OLIVETTE, Mo. — Siblings Freddy and Kevin Rosario have separately come to the unfortunate conclusion that quoting a “Plimpton Auto” ad from 2000 is the only thing left they have in common.
“The Plimpton ad played every commercial break during wrestling on Saturday nights, so we must’ve seen it hundreds of times. That absolute masterpiece had everything: thick regional accents, numerous air horns, old white people rapping, a washed-up NHL player, and even the owner’s daughter awkwardly tap-dancing on top of a used Saturn,” said Freddy. “But what we didn’t realize at the time was that some two decades later, this commercial would be the very shaky foundation on which our entire relationship rests. Time sure is a funny, brutal thing.”
To his credit, little brother and now 31-year-old man Kevin Rosario has tried to find new ways to bond with his older brother.
“We both know we can’t just keep texting each other ‘Oh truck yeah!’ every three months. So, I’ve been trying to find something new for us to quote during family gatherings. I sent him a link to a recent Plimpton Auto ad from a few years ago, but now the owner’s got hair plugs and it’s just a real bummer,” said Kevin. “It sucks that we don’t have some sort of shared childhood trauma that would’ve bound us together for life, you know? Instead we got stuck with bullshit, loving parents.”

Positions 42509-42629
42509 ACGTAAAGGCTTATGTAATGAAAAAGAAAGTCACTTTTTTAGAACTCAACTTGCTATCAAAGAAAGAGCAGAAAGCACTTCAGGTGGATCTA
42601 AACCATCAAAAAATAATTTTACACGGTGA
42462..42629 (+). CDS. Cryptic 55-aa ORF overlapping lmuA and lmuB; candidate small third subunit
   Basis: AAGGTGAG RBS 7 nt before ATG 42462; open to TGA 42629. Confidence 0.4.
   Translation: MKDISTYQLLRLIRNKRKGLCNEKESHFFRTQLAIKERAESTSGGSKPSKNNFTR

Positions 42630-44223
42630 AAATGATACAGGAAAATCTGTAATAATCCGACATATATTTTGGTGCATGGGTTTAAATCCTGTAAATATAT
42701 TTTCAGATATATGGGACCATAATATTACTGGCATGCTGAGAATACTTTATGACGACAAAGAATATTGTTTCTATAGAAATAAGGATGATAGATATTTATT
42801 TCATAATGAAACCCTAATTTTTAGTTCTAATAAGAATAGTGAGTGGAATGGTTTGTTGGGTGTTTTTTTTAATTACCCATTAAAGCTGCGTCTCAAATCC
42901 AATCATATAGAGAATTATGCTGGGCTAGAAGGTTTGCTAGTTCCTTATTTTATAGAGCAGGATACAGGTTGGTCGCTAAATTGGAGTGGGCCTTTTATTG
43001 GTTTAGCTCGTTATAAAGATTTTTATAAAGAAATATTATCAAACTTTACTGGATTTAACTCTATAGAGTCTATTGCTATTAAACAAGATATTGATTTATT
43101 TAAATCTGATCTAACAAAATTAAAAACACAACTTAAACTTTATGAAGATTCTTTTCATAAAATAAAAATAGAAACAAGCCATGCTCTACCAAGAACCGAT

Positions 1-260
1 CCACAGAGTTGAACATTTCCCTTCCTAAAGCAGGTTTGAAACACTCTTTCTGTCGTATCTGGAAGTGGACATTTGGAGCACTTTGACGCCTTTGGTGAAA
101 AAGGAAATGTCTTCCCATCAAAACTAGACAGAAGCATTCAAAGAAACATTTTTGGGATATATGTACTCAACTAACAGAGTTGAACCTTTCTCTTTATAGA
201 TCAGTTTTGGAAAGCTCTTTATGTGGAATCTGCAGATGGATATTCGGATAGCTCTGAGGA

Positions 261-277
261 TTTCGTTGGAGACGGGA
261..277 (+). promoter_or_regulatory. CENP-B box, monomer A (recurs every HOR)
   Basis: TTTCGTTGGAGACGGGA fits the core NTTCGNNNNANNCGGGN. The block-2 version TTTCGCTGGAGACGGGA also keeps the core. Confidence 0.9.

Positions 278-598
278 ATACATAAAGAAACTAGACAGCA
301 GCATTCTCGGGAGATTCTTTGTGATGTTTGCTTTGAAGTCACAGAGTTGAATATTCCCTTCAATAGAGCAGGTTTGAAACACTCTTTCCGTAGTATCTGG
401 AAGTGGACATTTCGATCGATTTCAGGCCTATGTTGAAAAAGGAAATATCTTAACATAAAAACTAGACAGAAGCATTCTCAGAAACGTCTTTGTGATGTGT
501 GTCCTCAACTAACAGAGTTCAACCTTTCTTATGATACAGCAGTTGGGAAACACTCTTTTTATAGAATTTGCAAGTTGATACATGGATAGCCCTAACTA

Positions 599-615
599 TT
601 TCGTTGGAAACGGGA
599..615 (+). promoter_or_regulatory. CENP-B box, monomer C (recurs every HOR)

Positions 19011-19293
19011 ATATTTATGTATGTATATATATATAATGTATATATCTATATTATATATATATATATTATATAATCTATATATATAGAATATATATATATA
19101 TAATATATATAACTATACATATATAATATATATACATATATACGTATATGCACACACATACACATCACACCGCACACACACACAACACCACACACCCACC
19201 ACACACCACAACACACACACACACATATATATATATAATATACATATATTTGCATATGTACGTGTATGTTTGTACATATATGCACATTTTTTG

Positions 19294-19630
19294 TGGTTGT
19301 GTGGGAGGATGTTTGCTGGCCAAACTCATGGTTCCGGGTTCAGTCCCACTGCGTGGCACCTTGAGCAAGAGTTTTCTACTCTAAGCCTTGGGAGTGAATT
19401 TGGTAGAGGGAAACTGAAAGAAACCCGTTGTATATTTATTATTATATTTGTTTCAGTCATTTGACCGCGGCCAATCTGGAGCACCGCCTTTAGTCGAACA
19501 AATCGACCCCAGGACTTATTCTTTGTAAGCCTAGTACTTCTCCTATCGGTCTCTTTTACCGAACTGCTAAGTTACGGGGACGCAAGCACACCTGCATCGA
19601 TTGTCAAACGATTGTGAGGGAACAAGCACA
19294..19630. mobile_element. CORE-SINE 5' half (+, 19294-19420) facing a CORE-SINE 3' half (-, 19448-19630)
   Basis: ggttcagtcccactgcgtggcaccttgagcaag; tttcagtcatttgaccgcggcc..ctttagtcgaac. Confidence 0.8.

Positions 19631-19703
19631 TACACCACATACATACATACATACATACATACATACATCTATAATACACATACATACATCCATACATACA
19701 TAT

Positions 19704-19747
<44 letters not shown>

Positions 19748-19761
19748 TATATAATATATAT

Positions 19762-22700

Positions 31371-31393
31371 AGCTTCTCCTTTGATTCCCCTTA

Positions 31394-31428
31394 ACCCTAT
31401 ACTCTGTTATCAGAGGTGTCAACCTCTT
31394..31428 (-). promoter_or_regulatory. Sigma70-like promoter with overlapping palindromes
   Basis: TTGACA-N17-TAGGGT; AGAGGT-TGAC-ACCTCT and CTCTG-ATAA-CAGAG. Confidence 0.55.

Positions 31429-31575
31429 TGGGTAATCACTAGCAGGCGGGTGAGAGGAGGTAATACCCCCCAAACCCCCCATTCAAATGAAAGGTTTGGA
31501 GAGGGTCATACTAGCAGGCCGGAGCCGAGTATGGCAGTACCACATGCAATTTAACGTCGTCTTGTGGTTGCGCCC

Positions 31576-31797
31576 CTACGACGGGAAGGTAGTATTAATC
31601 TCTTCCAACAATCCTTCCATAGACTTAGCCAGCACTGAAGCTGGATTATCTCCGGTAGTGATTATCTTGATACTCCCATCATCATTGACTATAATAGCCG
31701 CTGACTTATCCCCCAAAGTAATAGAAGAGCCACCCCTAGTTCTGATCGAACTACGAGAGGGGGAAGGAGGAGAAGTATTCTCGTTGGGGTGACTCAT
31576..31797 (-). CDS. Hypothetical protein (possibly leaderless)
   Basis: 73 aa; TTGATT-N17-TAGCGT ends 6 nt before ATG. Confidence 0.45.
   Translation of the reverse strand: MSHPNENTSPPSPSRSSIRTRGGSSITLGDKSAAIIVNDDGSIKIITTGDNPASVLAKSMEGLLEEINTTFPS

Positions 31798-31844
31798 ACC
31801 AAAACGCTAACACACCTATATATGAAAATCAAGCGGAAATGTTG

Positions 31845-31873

Dealership owner and commercial star Carl Plimpton was both flattered for the renewed attention and desperate to sell a car.
“$999, are you out of your mind? Am I out of my mind? Who are you people?” said a visibly confused and frantic Plimpton. “Sure glad to hear someone still gets a kick out of my old commercials. But for the love of Christ, tell them to come in and buy a couple of Buick Cascadas or something. We’re tanking over here.”
At press time, Freddy was taking up smoking in an attempt to die first and avoid having to think of material to someday include in his brother’s eulogy.